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Swiss Med Wkly. 2003 Sep 26;133(37-38):501-6.

Control of immune responses by savenger liver endothelial cells.

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Institute for Molecular Medicine and Experimental Immunology, University of Bonn, Germany.


The liver appears to be an organ favoring the induction of immune tolerance rather than immunity. Among the hepatic cell populations possibly involved in regulation of immune responses, liver sinusoidal endothelial cells (LSEC) are well suited to fulfill this role. LSEC are resident cells lining the hepatic sinusoidal wall and therefore are in intimate contact with leukocytes passing through the liver. They are equipped with numerous scavenger receptors rendering antigen-uptake in these cells extremely efficient. Antigen processing and MHC-restricted presentation of exogenous antigens for CD4 as well as CD8 T cells occurs equally with high efficiency. Importantly, CD4 and CD8 T cells that engaged in cognate interaction with LSEC have a tolerant phenotype. Thus LSEC contribute an important immune function to the liver: control of the immune response against circulating soluble antigens.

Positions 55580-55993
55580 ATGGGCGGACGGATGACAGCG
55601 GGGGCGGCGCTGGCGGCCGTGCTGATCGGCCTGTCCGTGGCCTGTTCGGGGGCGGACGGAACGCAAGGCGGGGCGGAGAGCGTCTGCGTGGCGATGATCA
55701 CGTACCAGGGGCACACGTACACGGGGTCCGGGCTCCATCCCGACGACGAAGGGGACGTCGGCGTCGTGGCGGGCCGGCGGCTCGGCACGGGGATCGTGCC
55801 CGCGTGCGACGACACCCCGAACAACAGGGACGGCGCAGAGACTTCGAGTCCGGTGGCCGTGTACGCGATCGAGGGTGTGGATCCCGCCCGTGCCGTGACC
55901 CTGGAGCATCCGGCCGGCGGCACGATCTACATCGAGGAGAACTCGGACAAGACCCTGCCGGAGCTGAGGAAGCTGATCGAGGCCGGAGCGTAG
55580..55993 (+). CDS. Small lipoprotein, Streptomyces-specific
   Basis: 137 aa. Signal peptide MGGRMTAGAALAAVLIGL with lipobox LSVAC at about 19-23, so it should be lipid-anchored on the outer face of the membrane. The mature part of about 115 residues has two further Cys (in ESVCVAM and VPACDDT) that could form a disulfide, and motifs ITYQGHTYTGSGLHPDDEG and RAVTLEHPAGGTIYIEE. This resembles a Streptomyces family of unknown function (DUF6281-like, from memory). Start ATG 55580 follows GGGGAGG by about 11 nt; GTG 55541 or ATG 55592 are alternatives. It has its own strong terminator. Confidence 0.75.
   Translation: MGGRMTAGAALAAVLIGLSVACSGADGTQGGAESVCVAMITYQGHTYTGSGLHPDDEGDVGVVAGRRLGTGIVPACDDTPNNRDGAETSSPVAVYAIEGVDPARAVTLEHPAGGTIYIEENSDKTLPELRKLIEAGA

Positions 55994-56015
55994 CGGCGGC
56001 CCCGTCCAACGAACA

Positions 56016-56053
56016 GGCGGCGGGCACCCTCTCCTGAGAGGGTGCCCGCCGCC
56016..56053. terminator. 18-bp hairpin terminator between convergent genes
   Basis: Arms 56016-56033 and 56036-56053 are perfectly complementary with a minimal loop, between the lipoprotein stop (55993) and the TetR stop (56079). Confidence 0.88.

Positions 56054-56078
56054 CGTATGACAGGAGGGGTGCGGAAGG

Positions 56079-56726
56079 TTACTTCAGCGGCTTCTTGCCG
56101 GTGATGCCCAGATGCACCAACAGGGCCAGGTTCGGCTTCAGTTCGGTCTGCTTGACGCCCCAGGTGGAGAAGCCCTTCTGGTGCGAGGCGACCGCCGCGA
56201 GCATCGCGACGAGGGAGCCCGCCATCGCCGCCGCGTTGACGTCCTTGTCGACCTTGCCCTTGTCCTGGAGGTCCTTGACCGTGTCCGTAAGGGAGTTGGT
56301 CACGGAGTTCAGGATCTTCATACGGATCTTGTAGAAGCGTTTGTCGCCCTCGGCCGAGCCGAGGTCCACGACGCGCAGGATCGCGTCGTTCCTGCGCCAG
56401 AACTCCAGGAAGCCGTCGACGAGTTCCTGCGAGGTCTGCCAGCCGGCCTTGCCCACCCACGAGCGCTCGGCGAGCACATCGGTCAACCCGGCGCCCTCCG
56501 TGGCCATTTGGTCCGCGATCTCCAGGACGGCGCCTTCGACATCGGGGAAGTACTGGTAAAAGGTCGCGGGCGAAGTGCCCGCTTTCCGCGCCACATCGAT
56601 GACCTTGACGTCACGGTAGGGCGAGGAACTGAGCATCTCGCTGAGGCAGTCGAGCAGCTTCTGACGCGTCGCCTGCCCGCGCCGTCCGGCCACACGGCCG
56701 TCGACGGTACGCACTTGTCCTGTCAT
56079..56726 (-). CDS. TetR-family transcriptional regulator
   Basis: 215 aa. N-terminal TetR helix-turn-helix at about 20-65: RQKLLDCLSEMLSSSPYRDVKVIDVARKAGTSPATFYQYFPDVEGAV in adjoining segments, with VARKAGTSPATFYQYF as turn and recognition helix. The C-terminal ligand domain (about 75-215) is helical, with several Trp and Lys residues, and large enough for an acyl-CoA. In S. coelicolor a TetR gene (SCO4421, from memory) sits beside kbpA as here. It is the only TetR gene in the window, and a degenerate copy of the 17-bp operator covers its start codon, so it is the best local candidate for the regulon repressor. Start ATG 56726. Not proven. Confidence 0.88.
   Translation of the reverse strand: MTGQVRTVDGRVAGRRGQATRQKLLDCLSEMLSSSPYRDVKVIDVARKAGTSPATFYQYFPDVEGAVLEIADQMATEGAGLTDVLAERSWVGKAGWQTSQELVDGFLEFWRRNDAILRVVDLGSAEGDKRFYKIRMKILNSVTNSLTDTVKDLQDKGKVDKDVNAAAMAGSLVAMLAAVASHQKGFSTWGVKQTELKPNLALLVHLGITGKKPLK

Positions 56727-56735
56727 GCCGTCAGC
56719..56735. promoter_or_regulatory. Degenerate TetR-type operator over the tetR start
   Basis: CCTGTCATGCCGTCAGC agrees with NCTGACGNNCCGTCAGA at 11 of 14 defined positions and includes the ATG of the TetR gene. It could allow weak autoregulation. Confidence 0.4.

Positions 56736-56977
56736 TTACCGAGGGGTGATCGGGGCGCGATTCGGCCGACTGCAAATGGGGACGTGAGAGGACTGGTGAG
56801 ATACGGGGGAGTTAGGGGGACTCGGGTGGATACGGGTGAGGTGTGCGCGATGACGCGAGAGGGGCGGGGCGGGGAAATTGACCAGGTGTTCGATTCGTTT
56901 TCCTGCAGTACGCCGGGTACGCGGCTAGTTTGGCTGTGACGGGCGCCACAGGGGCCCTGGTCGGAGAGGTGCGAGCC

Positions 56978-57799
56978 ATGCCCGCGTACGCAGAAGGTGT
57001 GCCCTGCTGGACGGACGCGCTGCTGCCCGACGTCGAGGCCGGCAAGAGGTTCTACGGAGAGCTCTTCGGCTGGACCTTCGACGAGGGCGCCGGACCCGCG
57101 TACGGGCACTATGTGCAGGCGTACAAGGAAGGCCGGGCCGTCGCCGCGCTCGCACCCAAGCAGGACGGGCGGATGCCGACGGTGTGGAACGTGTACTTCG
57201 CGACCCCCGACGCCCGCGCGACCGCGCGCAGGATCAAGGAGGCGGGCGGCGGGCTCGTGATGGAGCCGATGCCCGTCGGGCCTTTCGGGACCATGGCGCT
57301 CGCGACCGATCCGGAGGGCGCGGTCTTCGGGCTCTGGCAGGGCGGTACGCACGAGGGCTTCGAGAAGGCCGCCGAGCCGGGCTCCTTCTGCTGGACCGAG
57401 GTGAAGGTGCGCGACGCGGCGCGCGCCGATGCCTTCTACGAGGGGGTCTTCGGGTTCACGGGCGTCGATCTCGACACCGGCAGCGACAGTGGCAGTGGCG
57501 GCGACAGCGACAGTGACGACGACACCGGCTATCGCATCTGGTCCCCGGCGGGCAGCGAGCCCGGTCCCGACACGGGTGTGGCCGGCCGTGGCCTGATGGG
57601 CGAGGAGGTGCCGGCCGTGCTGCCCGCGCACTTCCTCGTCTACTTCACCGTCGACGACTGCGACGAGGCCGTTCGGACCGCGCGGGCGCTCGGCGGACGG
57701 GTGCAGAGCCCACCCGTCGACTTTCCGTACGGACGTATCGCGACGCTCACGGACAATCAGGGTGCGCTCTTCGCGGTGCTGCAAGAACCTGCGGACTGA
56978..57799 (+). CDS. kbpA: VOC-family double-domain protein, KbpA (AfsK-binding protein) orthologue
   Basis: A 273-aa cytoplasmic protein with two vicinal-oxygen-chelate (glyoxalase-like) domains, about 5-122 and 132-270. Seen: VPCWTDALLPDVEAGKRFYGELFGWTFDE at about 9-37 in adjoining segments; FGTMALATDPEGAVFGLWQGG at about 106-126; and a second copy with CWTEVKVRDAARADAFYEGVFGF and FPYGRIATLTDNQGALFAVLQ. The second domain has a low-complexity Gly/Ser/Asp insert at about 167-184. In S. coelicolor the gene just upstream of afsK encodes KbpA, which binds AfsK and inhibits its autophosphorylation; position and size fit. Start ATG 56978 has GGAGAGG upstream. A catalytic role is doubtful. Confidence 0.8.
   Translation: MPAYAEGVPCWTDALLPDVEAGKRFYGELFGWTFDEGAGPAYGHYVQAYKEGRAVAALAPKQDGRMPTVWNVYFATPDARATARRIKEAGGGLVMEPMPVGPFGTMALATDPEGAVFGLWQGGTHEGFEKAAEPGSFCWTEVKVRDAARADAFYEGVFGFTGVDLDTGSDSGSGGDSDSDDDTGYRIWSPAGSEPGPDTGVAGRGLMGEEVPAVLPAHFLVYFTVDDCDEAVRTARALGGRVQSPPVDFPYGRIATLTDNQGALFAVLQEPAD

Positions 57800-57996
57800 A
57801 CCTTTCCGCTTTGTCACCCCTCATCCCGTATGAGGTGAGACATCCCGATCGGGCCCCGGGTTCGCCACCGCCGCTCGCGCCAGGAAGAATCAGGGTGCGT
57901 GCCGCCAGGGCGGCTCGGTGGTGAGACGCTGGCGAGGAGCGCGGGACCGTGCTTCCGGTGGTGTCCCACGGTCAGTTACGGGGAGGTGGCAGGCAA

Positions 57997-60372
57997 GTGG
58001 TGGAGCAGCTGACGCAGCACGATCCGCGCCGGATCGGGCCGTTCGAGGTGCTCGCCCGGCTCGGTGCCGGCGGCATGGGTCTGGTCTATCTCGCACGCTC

[Indexed for MEDLINE]

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